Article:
- Operation Enduring Freedom
- Operation Freedom’s Sentinel
- Operation Inherent Resolve
- Operation Iraqi Freedom
- Operation New Dawn
- Operation Odyssey Lightning
- Operation Spartan Shield
- U.S. Africa Command Operations
- U.S. Central Command operations
- The People Behind The Sacrifice
Army Sgt. Brian R. Conner
Died October 14, 2005 Serving During Operation Iraqi Freedom
36, of Baltimore; assigned to the 243rd Engineer Company, Maryland Army National Guard, Baltimore; killed Oct. 14 when he was conducting convoy operations and an 18-wheel tractor trailer accidentally struck the rear of his Humvee, starting a fire and causing ammunition to detonate in Taji, Iraq. Also killed were Spc. Samuel M. Boswell and Spc. Bernard L. Ceo.
Fallen Baltimore soldiers remembered by loved ones
By Michael J. Feeney
BALTIMORE — He was a third-generation soldier who had only been in Iraq since July. Cpl. Bernard L. Ceo, 23, of Baltimore, was one of three soldiers from Maryland were killed in an accident in Iraq on Friday.
“He felt it was his duty to go,” said Albert Ceo, Bernard’s uncle, who said a strong family history of soldiers led his nephew to entering the Army National Guard. “He always said somebody has to go in to protect this country.”
Bernard’s grandfather, father and some uncles have served in wars dating back to World War II, Albert Ceo said.
His grandmother, Isolene Ceo, described him as “just a regular fellow,” who loved to help people, especially children. He also served as a mentor for troubled kids at a youth institute, she said.
“He would probably just like to be remembered as someone who loved this country,” said Albert Ceo. “I still can’t believe it.”
Spc. Samuel M. Boswell, 20, of Elkridge, and Sgt. Brian R. Conner, 36, of Gwynn Oak were also killed in the convoy in Al Taji, Iraq, when an 18-wheel tractor-trailer accidentally struck the rear of their Humvee, starting a fire and causing ammunition to detonate.
The three soldiers were the first members of the Maryland National Guard killed in the line of duty overseas since World War II.
The soldiers were members of the Army National Guard’s 243rd Engineer Company in Baltimore, military officials said Sunday.
Boswell’s brother, Mike, who was serving as a civilian contractor working security with a military unit in Baghdad, was just six miles away from where the accident occurred.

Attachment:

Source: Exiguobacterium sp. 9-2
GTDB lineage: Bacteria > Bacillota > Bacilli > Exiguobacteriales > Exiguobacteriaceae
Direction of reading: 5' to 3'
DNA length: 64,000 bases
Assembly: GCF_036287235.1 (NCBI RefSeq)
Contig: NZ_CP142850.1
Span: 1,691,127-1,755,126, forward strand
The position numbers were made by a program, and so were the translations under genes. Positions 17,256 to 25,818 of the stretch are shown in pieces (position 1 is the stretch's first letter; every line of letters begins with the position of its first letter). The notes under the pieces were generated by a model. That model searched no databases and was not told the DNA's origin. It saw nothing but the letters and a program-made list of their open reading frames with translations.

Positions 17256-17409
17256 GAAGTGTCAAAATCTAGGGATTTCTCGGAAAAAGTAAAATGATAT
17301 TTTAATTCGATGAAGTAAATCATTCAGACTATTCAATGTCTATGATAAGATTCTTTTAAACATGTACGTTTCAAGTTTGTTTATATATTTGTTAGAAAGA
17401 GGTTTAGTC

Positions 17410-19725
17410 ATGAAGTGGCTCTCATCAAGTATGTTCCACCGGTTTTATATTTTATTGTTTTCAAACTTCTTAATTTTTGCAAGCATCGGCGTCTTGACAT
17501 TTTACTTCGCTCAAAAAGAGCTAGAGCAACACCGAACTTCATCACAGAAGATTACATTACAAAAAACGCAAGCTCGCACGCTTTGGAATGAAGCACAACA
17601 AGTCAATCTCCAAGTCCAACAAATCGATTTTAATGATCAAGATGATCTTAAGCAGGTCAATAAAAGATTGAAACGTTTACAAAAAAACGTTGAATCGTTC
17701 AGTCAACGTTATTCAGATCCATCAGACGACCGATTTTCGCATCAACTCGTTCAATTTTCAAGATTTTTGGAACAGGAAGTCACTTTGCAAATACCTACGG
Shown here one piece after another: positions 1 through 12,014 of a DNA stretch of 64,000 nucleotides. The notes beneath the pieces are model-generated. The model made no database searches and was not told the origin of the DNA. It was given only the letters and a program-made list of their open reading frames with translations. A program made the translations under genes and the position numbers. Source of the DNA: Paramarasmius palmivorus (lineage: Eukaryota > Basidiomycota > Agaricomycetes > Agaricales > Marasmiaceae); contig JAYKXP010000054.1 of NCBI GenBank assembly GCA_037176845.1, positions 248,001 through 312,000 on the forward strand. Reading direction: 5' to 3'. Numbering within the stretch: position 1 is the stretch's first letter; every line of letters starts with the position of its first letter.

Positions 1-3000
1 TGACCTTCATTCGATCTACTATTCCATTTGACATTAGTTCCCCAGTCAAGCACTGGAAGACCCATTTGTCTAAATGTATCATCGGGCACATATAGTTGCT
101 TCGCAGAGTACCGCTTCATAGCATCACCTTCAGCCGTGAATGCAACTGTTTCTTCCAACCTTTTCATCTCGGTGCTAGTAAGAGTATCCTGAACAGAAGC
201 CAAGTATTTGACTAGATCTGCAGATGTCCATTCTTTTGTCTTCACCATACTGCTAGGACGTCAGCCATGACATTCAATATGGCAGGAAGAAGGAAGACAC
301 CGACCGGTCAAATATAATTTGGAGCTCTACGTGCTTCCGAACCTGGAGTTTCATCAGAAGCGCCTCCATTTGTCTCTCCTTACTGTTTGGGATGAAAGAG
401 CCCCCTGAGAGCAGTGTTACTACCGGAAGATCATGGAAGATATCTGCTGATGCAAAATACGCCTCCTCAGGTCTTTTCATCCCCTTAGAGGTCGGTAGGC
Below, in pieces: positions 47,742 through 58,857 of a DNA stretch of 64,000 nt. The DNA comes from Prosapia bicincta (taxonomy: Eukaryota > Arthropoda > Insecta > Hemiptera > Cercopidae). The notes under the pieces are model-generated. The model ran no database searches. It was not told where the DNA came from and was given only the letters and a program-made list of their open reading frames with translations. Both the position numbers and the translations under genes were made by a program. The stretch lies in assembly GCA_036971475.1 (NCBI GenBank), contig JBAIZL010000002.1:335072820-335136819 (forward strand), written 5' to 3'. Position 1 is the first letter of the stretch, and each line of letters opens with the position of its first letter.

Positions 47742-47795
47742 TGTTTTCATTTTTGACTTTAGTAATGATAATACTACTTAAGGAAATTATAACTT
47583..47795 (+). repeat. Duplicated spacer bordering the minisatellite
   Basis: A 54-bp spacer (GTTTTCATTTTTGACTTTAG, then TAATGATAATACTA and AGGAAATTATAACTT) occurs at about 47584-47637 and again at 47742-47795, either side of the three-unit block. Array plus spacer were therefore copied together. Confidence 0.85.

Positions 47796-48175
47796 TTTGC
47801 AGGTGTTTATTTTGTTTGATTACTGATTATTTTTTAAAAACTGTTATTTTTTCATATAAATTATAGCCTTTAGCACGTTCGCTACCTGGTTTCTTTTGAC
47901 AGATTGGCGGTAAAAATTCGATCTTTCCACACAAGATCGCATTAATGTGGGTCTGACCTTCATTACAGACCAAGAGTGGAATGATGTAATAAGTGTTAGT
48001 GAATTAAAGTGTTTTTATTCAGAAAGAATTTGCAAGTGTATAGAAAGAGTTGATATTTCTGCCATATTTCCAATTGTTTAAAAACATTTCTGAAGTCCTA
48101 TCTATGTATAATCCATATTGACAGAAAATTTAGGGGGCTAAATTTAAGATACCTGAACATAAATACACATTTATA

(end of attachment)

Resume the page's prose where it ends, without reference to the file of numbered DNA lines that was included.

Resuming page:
“I actually heard about the accident that same day, but I didn’t know it was my brother until later,” said Mike Boswell, who just returned to Baltimore on Sunday. “I was stunned.”
Mike Boswell said his brother, who had only been in Iraq for one month, enjoyed music, camping and spending time with their close-knit family.
“He was happy to be there,” he said. “He always liked being able to help people.”
Conner joined the Baltimore Fire Department in 1993 and was a lieutenant, department spokesman Kevin Cartwright said.
Through Cartwright, Conner’s sister, who did not want to speak publicly or give her name, said Conner was born and raised in Baltimore, where he attended city schools and later got a GED. She said he enlisted in the Army in September 1986 and was on his second tour in Iraq.
He is survived by three daughters ages 10, 15 and 21, and a 3-month-old grandson.
“He was a cool guy, an upbeat person and outgoing,” Cartwright said. “He liked to kid and joke but when it came to being serious about his job, he got down to business.”
Conner had been a Guard member for more than 16 years and had served in Bosnia. Boswell joined the Guard in June 2003, and Ceo joined in December 2001.
Ceo was a full-time technician with the Guard and a member of the Honor Guard, which represents the Guard at official ceremonies.
The incident remains under investigation.